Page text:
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Alcohol and Home Defense

Discussion in 'Legal' started by lpsharp88, Mar 6, 2013.

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  1. Arkansas Paul

    Arkansas Paul Member

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    ^ Yeah that's what I was saying in my earlier post. If you're not visibly staggering around drunk, I don't see why they would even test you.
     
  2. mljdeckard

    mljdeckard Member

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    It would seem to be a routine thing to be on the checklist for any shooting, check for signs of alcohol or drug use, verify further if suspicious.
     
  3. Texan Scott

    Texan Scott Member

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    If your decision could be defended as being the same decision any sober and reasonable person would have made in your position, it would be fairly easy to defend. Intoxication to the point of being unable to recall the incident might be a real problem. Of course IMO drinking to that degree of retro/anterograde amnesia with immediate access to firearms is irresponsible. [Flamesuit on]
    In some states, especially castle doctrine scenario, a "no bill" writ from a grand jury (ie a decision of justifiability) renders what a civil suit trial lawyer might haggle over a moot issue.

    Be responsible - Stay safe.
     
  4. mljdeckard

    mljdeckard Member

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    ^^I concur entirely.
     
  5. Bartholomew Roberts

    Bartholomew Roberts Moderator Emeritus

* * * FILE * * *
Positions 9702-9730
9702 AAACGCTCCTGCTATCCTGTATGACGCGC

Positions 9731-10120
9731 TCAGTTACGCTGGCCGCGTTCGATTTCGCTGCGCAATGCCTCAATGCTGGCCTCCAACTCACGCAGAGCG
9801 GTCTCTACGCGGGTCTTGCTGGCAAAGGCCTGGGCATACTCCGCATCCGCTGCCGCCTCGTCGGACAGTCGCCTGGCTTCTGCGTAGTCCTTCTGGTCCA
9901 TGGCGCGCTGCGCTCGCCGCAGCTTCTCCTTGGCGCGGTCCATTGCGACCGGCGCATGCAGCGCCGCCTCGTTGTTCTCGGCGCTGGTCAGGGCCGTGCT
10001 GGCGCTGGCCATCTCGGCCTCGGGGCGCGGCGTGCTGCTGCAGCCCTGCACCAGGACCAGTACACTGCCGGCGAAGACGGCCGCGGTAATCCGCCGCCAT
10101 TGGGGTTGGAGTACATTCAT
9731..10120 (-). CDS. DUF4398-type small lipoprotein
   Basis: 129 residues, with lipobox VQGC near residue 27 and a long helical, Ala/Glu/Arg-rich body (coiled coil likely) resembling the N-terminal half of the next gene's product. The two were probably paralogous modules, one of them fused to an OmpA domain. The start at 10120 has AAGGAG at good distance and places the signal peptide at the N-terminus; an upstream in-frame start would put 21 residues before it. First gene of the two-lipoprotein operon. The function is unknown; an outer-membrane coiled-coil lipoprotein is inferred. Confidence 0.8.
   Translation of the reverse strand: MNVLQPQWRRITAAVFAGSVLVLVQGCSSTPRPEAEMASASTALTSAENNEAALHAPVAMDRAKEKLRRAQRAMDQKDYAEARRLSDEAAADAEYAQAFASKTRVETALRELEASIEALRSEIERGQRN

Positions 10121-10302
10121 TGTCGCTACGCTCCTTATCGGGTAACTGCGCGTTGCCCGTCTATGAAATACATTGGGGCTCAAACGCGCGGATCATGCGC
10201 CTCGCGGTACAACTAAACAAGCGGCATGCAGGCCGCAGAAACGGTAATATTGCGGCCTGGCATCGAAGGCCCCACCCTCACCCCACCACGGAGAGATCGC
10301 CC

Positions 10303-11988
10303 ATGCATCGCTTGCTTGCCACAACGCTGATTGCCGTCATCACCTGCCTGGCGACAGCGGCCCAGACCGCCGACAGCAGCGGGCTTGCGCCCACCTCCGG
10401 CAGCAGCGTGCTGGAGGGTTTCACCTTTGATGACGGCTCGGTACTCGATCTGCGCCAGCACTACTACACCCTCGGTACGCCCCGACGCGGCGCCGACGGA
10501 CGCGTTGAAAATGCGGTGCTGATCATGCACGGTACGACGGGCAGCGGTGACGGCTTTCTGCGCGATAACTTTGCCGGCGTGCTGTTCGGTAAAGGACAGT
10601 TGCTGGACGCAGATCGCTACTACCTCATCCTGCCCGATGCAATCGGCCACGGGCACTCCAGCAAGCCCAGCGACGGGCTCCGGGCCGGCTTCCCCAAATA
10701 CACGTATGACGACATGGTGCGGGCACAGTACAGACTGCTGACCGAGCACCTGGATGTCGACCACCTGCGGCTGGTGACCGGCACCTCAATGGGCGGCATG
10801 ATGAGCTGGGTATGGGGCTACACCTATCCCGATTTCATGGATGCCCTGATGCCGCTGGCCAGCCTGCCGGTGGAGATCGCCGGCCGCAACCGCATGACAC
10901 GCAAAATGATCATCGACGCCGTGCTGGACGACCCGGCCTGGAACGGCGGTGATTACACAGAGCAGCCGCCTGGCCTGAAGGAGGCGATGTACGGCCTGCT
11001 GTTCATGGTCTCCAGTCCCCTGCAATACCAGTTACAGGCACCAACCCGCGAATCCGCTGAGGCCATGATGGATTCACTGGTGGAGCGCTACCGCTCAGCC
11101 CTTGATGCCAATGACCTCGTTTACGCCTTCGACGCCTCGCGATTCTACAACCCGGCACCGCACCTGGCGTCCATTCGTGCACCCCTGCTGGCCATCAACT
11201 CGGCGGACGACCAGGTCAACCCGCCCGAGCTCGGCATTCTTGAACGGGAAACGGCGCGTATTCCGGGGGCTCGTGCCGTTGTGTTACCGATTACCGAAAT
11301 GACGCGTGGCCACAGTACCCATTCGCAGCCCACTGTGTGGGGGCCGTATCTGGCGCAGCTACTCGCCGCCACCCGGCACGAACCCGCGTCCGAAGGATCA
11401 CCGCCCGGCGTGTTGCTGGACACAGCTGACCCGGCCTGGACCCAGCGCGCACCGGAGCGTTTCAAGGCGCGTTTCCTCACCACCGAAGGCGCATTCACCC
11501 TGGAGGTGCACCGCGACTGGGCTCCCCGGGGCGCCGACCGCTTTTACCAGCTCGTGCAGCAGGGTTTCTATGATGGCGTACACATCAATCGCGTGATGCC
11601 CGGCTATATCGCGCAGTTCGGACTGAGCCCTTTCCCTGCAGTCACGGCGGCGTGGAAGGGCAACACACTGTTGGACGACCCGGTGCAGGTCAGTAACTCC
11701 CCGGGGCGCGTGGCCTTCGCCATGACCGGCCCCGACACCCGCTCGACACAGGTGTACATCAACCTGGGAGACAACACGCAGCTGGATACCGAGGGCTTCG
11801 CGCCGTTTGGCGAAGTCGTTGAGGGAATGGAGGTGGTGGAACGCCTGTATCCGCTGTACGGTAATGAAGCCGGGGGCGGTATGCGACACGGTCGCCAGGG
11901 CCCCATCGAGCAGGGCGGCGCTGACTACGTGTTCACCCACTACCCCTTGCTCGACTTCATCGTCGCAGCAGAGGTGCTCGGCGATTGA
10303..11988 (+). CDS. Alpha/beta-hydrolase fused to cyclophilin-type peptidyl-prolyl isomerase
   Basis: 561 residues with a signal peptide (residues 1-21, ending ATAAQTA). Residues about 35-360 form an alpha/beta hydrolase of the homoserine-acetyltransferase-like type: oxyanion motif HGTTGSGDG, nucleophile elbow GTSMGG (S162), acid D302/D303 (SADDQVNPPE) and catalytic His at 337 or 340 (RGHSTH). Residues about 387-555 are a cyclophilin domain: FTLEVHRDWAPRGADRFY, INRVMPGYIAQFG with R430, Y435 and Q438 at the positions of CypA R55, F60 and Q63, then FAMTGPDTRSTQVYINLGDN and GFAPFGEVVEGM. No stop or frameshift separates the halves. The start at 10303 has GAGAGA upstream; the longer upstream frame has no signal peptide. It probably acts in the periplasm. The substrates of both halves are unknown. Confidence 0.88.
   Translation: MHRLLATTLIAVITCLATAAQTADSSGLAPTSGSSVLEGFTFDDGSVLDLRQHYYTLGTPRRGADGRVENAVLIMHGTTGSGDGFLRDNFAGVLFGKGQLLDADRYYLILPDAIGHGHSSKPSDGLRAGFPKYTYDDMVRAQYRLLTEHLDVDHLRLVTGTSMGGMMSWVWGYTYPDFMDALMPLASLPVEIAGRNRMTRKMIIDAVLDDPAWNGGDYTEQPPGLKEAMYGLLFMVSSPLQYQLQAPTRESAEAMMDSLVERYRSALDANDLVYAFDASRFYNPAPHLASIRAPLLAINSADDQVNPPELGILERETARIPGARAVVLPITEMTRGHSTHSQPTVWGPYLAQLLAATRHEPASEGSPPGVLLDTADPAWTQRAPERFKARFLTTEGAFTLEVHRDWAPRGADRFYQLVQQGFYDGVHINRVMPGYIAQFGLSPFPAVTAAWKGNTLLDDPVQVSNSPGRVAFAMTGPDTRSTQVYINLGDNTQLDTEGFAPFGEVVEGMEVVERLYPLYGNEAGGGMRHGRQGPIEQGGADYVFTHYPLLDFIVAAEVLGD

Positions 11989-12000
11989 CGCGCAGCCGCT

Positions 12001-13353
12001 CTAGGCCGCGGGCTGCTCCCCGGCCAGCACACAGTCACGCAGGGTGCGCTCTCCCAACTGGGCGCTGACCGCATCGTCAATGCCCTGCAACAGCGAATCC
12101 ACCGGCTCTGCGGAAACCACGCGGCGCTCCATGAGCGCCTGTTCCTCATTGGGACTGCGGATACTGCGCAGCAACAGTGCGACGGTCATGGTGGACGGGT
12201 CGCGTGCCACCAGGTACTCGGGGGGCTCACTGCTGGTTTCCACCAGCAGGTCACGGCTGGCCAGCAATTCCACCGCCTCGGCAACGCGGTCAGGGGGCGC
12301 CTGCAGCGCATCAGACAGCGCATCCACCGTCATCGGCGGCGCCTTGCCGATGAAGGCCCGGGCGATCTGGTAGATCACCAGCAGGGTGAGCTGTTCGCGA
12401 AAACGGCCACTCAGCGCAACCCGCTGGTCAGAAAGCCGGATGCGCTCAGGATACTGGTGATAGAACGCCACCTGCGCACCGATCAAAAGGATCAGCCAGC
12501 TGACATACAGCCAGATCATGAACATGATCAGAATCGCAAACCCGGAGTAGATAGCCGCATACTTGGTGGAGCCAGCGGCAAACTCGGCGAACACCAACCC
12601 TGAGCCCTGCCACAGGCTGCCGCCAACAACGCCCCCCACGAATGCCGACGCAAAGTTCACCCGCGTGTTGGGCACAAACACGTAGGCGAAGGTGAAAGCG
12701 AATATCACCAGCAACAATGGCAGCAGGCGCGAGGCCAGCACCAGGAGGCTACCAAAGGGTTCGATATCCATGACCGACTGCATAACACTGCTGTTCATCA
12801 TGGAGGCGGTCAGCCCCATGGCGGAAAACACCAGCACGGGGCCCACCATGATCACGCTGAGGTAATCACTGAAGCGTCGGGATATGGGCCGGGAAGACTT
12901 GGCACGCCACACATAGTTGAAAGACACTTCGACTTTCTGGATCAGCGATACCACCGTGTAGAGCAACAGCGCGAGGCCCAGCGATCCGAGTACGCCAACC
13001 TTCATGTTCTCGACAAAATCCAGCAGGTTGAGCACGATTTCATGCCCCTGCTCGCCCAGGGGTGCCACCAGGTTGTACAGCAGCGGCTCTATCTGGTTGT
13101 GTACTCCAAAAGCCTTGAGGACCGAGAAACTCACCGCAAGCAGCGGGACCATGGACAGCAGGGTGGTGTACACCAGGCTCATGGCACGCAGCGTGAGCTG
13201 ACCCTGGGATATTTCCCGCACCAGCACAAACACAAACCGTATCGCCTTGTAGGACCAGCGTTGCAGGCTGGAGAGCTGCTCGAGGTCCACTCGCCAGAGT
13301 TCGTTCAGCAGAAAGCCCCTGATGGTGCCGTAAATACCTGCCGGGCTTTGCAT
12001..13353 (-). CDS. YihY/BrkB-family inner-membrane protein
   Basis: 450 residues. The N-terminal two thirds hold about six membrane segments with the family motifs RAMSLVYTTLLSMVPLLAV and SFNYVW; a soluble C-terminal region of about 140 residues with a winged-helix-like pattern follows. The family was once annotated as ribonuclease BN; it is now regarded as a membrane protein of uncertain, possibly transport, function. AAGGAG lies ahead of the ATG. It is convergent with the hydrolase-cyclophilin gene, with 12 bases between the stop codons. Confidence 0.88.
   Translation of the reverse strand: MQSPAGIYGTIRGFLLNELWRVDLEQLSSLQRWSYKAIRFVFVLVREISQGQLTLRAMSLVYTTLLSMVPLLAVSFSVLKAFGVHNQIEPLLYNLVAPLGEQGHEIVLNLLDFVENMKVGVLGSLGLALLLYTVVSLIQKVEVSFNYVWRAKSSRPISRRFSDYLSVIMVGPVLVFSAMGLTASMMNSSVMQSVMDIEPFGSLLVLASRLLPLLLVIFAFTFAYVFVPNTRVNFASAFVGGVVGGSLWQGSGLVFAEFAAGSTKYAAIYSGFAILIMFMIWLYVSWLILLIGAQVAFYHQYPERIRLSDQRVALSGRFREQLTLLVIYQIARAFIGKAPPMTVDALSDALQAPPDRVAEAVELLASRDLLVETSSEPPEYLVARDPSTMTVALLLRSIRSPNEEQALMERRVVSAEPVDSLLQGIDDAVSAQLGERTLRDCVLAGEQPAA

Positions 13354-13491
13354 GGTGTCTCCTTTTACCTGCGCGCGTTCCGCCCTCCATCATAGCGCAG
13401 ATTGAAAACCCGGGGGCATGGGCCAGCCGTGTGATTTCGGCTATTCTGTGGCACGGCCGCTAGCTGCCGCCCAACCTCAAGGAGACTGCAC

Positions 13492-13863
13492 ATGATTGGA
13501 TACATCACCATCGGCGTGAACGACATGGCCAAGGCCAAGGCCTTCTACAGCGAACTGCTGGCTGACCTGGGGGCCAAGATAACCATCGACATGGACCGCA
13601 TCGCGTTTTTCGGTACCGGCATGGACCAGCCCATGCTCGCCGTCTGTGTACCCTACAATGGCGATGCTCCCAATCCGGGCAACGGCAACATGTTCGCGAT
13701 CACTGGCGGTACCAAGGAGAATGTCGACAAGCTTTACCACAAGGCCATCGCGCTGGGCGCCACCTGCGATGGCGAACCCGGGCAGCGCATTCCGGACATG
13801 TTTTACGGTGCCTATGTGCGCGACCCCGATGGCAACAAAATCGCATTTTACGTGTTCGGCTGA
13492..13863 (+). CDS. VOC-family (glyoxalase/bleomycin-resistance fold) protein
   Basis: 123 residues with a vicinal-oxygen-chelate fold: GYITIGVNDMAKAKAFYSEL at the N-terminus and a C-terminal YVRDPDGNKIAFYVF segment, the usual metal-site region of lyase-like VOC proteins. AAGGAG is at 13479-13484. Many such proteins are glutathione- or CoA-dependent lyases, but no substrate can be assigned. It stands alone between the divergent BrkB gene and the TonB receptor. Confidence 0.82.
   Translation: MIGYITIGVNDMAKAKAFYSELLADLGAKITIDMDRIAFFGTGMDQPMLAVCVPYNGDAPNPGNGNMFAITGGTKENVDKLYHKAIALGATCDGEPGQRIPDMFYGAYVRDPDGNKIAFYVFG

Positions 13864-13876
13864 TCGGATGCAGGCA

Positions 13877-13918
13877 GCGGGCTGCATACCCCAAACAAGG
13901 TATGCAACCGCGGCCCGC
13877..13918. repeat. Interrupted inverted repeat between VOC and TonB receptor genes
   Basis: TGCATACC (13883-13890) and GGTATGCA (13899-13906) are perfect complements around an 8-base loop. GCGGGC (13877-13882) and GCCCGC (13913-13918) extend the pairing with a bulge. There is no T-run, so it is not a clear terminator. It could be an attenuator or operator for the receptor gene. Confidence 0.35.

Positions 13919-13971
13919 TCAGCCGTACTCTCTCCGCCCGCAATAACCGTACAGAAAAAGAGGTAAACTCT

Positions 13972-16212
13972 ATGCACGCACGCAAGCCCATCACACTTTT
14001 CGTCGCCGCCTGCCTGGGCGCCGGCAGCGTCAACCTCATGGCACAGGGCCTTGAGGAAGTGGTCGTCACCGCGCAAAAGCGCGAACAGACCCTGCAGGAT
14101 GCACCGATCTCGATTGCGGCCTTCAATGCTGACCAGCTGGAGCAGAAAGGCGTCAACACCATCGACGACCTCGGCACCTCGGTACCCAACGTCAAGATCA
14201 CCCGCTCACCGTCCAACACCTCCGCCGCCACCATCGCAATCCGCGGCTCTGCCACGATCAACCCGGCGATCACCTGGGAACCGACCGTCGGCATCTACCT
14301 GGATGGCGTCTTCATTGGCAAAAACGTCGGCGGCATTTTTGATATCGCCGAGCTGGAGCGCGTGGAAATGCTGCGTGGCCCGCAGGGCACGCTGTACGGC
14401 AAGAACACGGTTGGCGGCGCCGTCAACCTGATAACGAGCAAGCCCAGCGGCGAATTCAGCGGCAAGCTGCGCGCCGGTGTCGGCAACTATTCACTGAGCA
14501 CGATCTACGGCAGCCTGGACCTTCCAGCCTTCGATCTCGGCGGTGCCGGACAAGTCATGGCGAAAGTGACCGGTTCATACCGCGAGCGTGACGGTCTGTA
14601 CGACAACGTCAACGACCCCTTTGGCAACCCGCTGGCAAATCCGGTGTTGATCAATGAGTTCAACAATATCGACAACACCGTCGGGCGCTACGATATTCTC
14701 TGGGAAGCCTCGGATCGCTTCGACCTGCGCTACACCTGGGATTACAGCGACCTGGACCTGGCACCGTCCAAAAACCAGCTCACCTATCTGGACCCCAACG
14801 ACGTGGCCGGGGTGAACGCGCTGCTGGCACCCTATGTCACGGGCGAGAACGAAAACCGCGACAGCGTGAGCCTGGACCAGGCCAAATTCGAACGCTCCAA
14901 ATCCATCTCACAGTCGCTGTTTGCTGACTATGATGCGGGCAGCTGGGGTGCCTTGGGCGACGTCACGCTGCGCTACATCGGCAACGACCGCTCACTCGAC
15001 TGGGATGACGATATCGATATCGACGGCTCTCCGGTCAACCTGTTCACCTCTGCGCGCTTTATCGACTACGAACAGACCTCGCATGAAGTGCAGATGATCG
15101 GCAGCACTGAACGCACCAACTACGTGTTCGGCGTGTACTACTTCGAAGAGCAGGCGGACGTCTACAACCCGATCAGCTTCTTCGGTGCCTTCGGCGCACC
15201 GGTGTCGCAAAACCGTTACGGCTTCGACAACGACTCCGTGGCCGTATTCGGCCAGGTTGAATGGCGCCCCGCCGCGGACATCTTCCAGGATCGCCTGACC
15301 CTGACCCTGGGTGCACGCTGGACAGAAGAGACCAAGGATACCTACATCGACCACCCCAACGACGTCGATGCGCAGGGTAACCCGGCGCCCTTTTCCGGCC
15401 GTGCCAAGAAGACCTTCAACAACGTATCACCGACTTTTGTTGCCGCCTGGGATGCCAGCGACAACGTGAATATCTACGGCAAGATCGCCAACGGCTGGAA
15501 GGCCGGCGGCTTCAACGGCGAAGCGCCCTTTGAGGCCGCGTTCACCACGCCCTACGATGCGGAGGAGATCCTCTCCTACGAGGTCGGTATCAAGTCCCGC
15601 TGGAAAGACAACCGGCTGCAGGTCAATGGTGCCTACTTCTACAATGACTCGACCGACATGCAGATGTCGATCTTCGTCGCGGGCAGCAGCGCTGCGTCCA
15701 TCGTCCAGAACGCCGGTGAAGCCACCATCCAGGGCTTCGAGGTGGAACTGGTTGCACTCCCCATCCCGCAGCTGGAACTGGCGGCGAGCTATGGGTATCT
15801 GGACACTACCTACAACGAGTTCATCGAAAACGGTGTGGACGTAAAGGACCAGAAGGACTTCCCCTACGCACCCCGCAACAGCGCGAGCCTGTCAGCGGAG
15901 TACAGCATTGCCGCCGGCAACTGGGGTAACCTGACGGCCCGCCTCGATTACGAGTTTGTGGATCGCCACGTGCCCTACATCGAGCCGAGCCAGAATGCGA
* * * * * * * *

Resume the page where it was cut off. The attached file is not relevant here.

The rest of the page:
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    IIRC, one of the factors in the Mark Abshire case was that both attacker and defender had been drinking. Abshire lost his house, his job, and spent around $200k defending himself as I recall. Alcohol wasn't the only factor; but it certainly made the case tougher for him.
     
  6. Axctal

    Axctal Member

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    The answer to this is VERY simple:
    DO NOT SUBMIT TO ANY TESTS OR GIVE ANY ANSWERS
    before talking to a lawyer.
    And of course, you can talk to him/her "tomorrow".
    You were not driving, they CAN NOT compel you for alcohol test.

    Officer's statement like "I think I could smell alcohol" is only one of the data inputs; humans are not calibrated machines to detect chemicals with certainty, also, witnesses statements could be dismissed for variety of reasons.
     
  7. guyfromohio

    guyfromohio Member

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    Don't take a breathilizer.